Tuesday, May 29, 2012

Sah-weet: Computer Hardware Made In China Includes Anti-Global Warming Features Plus Backdoors for Chinese Military, But Mostly Backdoors for Chinese Military

Rejected backup headline: "Say, I've got an idea: let's buy more crap from China!"

If this doesn't make you leery of every single piece of hardware made in the PRC, I don't know what will:

Backdoor Found in Chinese-Made Military Silicon Chips

We all knew this was possible, but researchers have found the exploit in the wild:

"Claims were made by the intelligence agencies around the world, from MI5, NSA and IARPA, that silicon chips could be infected. We developed breakthrough silicon chip scanning technology to investigate these claims. We chose an American military chip that is highly secure with sophisticated encryption standard, manufactured in China. Our aim was to perform advanced code breaking and to see if there were any unexpected features on the chip. We scanned the silicon chip in an affordable time and found a previously unknown backdoor inserted by the manufacturer. This backdoor has a key, which we were able to extract. If you use this key you can disable the chip or reprogram it at will, even if locked by the user with their own key. This particular chip is prevalent in many systems from weapons, nuclear power plants to public transport. In other words, this backdoor access could be turned into an advanced Stuxnet weapon to attack potentially millions of systems. The scale and range of possible attacks has huge implications for National Security and public infrastructure."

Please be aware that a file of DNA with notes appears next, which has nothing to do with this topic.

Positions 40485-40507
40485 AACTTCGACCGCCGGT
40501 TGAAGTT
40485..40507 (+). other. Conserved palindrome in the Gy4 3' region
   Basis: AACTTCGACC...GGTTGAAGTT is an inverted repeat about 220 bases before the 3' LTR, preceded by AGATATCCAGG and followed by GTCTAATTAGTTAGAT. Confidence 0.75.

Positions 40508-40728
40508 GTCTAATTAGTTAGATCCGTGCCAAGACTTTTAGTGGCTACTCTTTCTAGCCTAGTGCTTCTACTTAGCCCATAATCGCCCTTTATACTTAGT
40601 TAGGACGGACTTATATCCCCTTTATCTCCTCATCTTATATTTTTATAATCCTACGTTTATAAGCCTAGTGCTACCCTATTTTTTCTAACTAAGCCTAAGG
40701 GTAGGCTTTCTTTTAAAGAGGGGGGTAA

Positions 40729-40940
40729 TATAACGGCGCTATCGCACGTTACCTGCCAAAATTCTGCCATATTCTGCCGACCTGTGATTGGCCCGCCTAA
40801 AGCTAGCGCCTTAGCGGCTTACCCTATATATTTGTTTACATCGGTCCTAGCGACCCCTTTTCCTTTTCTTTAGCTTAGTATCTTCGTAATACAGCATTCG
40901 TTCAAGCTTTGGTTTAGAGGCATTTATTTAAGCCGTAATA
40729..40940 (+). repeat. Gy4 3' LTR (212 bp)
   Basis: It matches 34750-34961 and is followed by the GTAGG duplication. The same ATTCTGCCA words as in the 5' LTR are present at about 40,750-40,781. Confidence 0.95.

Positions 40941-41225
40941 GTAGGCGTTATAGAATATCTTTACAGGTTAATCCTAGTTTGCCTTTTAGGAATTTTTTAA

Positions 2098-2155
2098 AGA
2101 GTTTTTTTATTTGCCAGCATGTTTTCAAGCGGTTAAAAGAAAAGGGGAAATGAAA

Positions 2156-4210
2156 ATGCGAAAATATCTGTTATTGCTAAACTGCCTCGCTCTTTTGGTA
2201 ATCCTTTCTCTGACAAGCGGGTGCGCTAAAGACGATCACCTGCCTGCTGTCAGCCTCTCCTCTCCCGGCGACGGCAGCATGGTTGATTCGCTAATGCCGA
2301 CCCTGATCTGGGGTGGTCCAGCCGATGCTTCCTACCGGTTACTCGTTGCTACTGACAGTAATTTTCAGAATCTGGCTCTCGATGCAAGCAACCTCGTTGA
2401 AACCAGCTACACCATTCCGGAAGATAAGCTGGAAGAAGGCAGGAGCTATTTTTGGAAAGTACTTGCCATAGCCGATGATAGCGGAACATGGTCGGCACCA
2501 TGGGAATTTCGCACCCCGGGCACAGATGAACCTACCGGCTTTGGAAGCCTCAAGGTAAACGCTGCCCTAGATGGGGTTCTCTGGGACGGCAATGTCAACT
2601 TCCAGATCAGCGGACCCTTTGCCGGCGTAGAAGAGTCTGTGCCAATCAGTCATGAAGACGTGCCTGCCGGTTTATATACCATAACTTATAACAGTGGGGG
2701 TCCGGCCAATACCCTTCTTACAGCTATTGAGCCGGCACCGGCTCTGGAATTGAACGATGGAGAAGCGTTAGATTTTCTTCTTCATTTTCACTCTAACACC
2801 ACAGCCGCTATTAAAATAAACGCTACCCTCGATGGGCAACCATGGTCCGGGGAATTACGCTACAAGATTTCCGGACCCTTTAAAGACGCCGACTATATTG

...The chip in question was designed in the U.S. by a U.S. company, but manufactured in China.

Anything (and I do mean anything) manufactured in the PRC could well have some very special -- and undocumented -- functionality courtesy of the PLA (People's Liberation Army).

I am hopeful that most sophisticated buyers were already aware of this possibility.

Hat tip: badblue.com/tech.


Trialdog said...

What does this have to do with gay marriage?

Whitehall said...

In nuclear power plants, we don't have any safety-related microprocessors. But a "backdoor" could be used to terminate electric production.

I wonder if this scanning technique could check FPGAs (field programmable gate areas)? Those are increasingly used for nuclear applications and are seemingly not corruptable from external communications.

Anonymous said...

Some time back NASA found backdoors in their Lenovo laptops.

Anonymous said...

I found a back door on my house. Should I burn it down? You know...for national security reasons?